The mystery of the humongous Christmas space explosion

On Christmas Day 2010, NASA's Swift satellite detected a massive, sustained gamma-ray burst whose cause still leaves astronomers baffled.

By , SPACE.com

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    This artist's impression shows the mysterious gamma ray burst GRB 101225A that was detected on Christmas Day 2010.
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The Christmas sky last year was lit up by an extraordinarily powerful and mysteriously long-lasting explosion in space that scientists now suggest was a comet smacking into a dense star or a peculiar supernova death.

Radiation from gamma-ray bursts, the most powerful explosions ever seen in the universe, strikes Earth's atmosphere from random directions in space about twice a day. These bursts can be roughly divided into two kinds, ones lasting less than two seconds, and ones lasting up to minutes.

However, the strange gamma-ray burst detected on Christmas Day 2010 by NASA's Swift satellite lasted at least half an hour.

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Scientists think shorter gamma-ray bursts are generally caused by merging neutron stars — dead stars made up of super-dense neutron matter. Longer bursts are typically thought to originate from hypernovas, in which giant stars that explode as incredibly powerful supernovas spew two opposing jets of energy as they die; we see them head-on as bursts.  [Photos of Great Supernova Explosions]

However, researchers suspect a number of mysterious events of completely different origins could mimic gamma-ray bursts. Such might be the case with the Christmas burst, formally known as GRB 101225A.

"It is important to understand gamma-ray bursts to get some global picture of the life and death of massive stars," said astronomer Christina Thöne of the Institute of Astrophysics in Andalusia, Spain. "Massive stars are ultimately the ones that decide what elements are present, created and recycled in the gas in our and any other galaxy."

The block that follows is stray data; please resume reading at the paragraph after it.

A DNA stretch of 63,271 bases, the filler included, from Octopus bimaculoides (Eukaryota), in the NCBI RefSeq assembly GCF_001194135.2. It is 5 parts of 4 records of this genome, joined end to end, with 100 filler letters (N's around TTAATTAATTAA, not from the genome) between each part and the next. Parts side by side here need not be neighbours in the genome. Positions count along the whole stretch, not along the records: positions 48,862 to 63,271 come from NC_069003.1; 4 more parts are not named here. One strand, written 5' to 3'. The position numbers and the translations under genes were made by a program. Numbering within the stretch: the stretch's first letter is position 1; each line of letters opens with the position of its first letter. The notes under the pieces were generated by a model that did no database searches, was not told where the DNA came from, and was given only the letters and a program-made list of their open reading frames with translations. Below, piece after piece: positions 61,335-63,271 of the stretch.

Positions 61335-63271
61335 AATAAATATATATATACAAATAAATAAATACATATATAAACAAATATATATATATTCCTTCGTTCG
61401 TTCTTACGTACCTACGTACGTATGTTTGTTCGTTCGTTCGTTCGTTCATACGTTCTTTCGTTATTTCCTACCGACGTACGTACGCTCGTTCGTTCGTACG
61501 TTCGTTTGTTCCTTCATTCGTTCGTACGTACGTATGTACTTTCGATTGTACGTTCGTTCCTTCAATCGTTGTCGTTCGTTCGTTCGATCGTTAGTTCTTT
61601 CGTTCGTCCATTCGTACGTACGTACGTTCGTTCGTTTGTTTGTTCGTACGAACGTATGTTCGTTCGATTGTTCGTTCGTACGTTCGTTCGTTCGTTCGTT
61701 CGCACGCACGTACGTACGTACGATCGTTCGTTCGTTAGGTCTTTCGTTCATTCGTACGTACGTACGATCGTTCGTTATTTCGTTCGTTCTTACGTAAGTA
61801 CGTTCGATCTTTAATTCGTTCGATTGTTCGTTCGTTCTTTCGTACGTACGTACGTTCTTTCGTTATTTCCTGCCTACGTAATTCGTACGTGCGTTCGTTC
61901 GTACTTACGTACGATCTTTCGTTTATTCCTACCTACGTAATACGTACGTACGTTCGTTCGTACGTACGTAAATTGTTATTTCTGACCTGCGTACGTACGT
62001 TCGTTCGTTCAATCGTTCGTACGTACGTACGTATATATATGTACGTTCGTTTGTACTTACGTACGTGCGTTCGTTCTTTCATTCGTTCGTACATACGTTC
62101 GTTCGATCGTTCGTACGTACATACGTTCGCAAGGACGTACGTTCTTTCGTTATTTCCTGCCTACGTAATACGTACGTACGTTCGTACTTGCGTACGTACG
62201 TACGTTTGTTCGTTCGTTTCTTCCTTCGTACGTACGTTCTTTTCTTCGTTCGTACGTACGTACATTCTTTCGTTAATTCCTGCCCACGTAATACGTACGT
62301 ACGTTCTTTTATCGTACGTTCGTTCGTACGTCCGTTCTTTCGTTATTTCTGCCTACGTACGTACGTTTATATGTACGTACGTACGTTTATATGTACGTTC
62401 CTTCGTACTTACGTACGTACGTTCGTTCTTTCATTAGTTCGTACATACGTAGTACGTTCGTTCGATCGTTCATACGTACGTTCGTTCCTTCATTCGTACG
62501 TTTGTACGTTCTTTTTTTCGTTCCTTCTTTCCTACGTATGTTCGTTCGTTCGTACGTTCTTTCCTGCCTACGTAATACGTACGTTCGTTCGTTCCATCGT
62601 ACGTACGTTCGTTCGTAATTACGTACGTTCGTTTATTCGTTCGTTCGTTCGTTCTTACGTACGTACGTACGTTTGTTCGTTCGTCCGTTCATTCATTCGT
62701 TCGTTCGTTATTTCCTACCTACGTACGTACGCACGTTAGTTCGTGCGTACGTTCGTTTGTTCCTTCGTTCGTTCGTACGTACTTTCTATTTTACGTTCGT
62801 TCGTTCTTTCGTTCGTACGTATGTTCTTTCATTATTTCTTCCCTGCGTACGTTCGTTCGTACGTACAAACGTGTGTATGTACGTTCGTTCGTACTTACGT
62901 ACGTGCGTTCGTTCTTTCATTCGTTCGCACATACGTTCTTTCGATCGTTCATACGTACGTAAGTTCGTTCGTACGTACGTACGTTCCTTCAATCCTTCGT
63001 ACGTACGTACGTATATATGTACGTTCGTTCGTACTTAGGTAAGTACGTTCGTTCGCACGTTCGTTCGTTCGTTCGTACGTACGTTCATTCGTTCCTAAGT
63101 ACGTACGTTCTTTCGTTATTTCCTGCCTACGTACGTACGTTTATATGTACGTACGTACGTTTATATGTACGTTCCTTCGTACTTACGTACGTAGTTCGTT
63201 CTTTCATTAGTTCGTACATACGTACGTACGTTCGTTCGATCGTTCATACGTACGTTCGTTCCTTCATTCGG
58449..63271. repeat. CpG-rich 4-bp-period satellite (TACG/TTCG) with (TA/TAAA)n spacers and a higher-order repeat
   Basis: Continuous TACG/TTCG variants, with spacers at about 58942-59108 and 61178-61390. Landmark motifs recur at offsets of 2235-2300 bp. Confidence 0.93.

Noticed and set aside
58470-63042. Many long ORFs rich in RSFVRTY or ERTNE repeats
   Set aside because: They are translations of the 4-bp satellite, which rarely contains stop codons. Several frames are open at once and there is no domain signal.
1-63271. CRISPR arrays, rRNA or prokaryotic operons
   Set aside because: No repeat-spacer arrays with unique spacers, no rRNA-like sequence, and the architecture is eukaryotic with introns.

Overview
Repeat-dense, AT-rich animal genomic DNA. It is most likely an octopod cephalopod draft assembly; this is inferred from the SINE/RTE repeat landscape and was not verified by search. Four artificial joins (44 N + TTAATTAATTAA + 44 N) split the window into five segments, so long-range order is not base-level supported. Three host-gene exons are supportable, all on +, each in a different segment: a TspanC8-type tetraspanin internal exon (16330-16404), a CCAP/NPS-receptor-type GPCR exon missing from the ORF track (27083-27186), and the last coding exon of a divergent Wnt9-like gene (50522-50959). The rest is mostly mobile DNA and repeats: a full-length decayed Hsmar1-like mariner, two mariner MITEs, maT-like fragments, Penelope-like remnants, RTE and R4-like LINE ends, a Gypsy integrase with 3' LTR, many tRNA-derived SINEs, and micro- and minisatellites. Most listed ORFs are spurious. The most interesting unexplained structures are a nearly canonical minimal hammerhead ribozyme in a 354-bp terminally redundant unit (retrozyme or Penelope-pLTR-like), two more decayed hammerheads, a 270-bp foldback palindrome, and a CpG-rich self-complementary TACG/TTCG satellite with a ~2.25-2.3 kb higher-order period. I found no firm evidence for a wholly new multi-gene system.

Now scientists have two competing explanations for the Christmas burst: a cosmic impact on a dead star in our galaxy, or a peculiar supernova in a distant galaxy.

Based on the length and brightness of the burst, astrophysicist Sergio Campana at the Astronomical Observatory of Brera in Italy and his colleagues suggest that a minor body such as a comet or asteroid crashed into a neutron star.

"I think this is the discovery of a completely new astrophysical phenomenon that has not been envisaged before," Campana told SPACE.com.

Specifically, the astrophysicists suggest that the gravity of a neutron star ripped apart a 500 trillion-metric-ton chunk of matter that had been passing within 3,000 miles (5,000 kilometers) of it. The debris fell onto the star and exploded as energy.

"If tidal disruption of minor bodies around neutron stars is really happening, I would expect GRB 101225A not [to] be unique," Campana said. "I would like to start searching for this kind of event either in existing data sets or with new observations."

On the other hand, Thöne and her colleagues say an oddball supernova might be to blame. They propose that the Christmas explosion occurred when a neutron star combined with a helium star, a type of super-giant star rich in helium. When the neutron star and the helium star's core merged, the result would have been a black hole or a highly magnetic neutron star known as a magnetar, either of which might power long bursts of radiation. The helium star would have shed its outer layers first, surrounding the duo in an envelope of gas — which could explain unusual details seen in the burst's light.

To test which explanation might be correct, scientists must figure out if the explosion took place in our galaxy or not. Thöne and her colleagues observed signs that it took place in a distant galaxy, but the evidence is ambiguous, they noted. Further observations with the Hubble Space Telescope and other observatories could help solve the mystery.

"We hope to settle the question on the right model sometime in the future," Thöne said. "Hopefully sometime next year we will know more."

The scientists detailed their findings in two papers published in the Dec. 1 issue of the journal Nature.

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